Drawing a direct connection between "nationalism," which is endemic to all nation-states, and imperialism is a questionable proposition. If one defines "nationalism" as strong feelings of loyalty to one's country and an innate belief in its goodness, than nationalism in and of itself cannot necessarily be equated with or even...
Drawing a direct connection between "nationalism," which is endemic to all nation-states, and imperialism is a questionable proposition. If one defines "nationalism" as strong feelings of loyalty to one's country and an innate belief in its goodness, than nationalism in and of itself cannot necessarily be equated with or even a contributor to imperialist policies. Taken to its extreme, to include in its definition an intense feeling of superiority over other nations, then it could spawn policies that manifest themselves in imperialist ambitions. Such was certainly the case with Nazi Germany, which clung to an extreme nationalist culture imbued with a sense of racial or ethnic superiority over other nations and ethnicities, and which resulted in invasions of many countries, especially in the Slavic realm, intended to subjugate the native peoples for purposes of enslavement.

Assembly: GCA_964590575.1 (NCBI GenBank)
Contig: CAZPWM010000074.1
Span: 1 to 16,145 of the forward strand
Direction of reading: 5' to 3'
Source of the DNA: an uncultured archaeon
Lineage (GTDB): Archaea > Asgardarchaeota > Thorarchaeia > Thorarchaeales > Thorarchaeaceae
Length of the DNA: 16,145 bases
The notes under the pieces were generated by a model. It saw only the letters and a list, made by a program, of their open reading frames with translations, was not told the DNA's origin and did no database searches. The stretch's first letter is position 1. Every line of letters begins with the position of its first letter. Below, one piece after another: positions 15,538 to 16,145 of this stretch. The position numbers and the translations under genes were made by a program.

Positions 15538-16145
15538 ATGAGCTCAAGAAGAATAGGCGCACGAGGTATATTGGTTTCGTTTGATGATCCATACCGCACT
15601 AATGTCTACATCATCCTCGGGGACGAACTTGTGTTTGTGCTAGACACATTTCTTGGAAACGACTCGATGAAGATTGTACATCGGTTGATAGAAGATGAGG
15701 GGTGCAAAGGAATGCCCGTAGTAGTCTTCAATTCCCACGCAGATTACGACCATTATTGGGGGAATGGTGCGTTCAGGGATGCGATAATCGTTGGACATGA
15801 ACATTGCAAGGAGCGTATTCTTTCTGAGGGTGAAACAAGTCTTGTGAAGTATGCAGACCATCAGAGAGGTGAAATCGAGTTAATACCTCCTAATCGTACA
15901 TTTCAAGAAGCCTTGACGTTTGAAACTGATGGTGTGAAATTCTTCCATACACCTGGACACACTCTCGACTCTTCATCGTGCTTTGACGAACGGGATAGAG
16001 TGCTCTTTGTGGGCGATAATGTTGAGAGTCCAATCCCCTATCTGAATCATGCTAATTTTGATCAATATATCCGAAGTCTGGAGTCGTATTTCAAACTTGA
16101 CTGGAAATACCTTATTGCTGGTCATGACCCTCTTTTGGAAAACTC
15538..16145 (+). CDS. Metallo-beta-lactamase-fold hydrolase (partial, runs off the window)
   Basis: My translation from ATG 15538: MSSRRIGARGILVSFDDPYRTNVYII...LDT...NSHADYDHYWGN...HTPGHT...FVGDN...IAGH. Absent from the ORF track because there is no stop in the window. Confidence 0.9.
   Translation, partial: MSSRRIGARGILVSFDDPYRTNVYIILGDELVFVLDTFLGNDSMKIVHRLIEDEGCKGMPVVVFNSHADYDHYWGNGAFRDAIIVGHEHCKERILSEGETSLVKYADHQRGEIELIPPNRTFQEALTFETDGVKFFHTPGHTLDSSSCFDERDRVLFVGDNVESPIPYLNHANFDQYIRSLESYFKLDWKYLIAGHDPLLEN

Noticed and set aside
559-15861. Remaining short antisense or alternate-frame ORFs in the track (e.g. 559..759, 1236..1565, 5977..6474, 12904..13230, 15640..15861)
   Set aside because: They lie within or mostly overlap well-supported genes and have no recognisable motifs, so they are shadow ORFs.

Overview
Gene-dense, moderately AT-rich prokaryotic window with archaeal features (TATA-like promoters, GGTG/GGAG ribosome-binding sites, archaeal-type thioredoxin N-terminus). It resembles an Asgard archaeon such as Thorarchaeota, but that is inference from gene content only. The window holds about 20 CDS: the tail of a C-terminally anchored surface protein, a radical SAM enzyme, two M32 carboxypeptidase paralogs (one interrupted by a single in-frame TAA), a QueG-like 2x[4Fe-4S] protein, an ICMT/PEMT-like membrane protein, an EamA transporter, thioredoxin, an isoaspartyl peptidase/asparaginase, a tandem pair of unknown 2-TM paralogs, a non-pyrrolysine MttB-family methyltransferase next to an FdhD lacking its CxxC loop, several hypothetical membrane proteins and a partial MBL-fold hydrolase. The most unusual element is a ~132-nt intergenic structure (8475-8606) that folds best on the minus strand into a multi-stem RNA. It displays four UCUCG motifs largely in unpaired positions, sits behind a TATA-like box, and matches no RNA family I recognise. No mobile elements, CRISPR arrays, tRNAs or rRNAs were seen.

Mainstream nationalism, however, is simply characterized by feelings of pride in one's country and a strong desire to see it prevail in international competitions and negotiations. The populations of virtually every country in the world can be characterized as nationalistic in terms of pride in country. The Japanese, for instance, remain almost as nationalistic today as during the period of Imperial Japan, but post-World War II political transformations driven by U.S. occupation policies have eliminated from mainstream Japanese thinking the notion of imperialistic endeavors. British imperialism was driven by a combination of nationalistic sentiments and economic ambitions. Since the decline of the British Empire, however, it has eschewed imperialistic ambitions, but the underlying sense of British greatness remains.
Imperialism, driven mostly by economic and occasionally geopolitical considerations, does not derive automatically from nationalism. One can logically argue that all historical cases of imperialism have involved countries imbued with strong senses of nationalism, but that would not account for the huge discrepency between the number of nationalistic populations and imperialistic ambitions on the part of those same people. As political cultures change, popular perceptions of a country's place in the world change with them. Pride in country, though, remains.
People celebrate their differences. They value their cultures, languages, histories, and sense of uniqueness. They may even believe in their superiorty relative to other nationalities. That does not, however, translate to imperialist policies.